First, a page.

Folk music, dance and drama are often described as an ‘oral’ tradition. In fact, the oral (or aural) transmission of songs, tunes, dances, stories, and plays has often been presented as a defining feature of the folk arts, and something that distinguishes it from other types of creative activity. The vernacular origins of the folk arts, and the subsequent emphasis by scholars and practitioners on the idea of an oral tradition, would seem to necessitate a relative lack of formalised learning environments or materials (at least compared with those of other forms of creative art).  And yet the learning of an instrument, song or dance ‘the traditional way’ (i.e. from an older relative at the hearth, or from the village ‘tradition bearer’), is increasingly unlikely in the modern world.  Most folk artists rely on mediated sources for learning their craft, and these increasingly involve digital interventions.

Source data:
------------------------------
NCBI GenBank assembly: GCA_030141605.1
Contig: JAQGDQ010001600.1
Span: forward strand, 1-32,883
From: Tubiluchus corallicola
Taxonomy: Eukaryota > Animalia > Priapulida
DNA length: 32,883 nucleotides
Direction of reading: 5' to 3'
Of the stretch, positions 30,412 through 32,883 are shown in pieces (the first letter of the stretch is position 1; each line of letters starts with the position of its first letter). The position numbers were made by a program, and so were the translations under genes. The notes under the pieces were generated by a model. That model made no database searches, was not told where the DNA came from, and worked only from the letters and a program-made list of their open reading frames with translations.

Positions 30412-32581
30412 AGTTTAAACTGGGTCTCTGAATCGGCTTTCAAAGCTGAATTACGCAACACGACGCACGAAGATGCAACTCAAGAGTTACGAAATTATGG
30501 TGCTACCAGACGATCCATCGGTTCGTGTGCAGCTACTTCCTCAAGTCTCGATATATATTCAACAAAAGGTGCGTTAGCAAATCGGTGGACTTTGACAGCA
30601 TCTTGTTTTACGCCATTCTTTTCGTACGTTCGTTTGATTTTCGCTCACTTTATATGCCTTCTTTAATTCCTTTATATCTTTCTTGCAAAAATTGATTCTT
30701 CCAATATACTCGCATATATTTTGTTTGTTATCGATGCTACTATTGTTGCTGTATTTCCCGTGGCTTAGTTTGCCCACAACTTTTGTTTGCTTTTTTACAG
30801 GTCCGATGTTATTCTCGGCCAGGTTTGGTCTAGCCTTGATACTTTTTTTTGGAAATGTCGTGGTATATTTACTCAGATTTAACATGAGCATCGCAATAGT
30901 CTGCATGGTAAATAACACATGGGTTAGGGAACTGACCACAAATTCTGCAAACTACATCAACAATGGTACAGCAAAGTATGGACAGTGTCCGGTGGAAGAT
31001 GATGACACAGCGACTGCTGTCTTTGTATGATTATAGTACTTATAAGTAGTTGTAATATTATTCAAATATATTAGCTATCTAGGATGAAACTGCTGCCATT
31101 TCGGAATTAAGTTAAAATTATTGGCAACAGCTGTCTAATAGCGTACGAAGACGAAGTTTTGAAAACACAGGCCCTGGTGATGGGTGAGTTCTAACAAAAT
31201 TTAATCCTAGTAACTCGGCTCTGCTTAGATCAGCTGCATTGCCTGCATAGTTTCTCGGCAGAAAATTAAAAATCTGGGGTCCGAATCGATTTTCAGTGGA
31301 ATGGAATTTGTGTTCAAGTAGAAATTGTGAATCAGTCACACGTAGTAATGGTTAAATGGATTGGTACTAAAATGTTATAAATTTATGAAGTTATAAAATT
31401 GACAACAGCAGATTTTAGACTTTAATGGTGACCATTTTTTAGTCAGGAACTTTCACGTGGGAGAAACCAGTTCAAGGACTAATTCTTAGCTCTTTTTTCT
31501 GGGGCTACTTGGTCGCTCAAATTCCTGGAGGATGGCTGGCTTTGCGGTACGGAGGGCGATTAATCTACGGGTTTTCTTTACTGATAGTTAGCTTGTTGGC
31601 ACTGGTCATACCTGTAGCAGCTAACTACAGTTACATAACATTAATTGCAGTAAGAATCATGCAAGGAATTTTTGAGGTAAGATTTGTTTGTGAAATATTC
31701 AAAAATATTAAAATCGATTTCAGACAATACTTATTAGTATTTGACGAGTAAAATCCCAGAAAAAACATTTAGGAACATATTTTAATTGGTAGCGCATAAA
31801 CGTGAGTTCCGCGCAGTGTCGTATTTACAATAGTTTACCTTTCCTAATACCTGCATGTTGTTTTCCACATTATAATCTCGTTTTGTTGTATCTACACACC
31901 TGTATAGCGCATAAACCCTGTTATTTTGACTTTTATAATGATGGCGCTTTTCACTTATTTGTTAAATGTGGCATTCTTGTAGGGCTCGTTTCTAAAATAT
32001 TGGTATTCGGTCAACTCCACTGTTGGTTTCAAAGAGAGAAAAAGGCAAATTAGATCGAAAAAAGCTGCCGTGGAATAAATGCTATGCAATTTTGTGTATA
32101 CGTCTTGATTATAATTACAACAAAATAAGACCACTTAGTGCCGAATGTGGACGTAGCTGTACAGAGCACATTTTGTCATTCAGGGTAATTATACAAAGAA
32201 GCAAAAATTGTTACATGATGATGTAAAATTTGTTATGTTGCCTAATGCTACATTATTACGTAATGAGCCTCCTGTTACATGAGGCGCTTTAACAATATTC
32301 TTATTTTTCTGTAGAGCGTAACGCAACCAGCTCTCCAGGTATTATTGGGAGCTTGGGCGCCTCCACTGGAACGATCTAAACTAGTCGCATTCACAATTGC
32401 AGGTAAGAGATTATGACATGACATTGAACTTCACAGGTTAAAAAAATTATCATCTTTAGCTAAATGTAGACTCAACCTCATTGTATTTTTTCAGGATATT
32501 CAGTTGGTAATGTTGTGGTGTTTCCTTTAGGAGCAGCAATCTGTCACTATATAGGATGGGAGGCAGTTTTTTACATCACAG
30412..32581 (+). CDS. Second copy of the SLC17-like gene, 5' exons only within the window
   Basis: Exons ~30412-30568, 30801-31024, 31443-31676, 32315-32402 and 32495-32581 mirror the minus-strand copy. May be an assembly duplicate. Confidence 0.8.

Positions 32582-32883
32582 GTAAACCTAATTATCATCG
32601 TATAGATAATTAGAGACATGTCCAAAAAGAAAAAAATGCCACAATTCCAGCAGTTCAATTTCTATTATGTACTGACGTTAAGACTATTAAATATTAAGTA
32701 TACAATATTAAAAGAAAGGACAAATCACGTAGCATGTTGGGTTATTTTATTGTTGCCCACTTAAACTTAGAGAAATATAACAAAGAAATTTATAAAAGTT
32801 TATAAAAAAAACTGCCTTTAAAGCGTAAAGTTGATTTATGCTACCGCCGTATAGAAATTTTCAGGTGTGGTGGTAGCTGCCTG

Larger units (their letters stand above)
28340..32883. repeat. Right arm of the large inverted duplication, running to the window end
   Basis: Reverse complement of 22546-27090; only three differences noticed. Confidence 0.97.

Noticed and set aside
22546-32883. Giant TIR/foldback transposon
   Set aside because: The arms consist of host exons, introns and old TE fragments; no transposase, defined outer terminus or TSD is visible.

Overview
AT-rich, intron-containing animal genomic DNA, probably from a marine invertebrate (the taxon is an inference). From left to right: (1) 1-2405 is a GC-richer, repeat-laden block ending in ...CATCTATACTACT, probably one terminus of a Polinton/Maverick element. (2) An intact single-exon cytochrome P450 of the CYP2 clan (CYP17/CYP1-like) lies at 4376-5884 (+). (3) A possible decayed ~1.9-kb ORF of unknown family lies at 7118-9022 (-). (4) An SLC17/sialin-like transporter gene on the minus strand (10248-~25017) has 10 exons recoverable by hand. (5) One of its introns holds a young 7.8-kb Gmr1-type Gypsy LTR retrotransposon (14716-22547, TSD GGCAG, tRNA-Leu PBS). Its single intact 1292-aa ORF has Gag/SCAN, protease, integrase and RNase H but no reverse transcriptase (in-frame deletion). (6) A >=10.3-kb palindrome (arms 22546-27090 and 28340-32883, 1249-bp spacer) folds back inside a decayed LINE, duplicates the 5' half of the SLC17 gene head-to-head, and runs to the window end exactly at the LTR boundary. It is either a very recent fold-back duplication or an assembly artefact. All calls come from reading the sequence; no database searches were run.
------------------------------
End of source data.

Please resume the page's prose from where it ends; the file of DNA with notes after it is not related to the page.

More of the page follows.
This could include: the use of Skype for regular lessons from a specialist who lives elsewhere; watching YouTube videos of idols and heroes to perfect techniques; using online collections, recordings or YouTube to learn additional repertoire; or recording performers in ad hoc contexts on personal devices such as phones, camcorders and landline answerphones to capture something for later learning.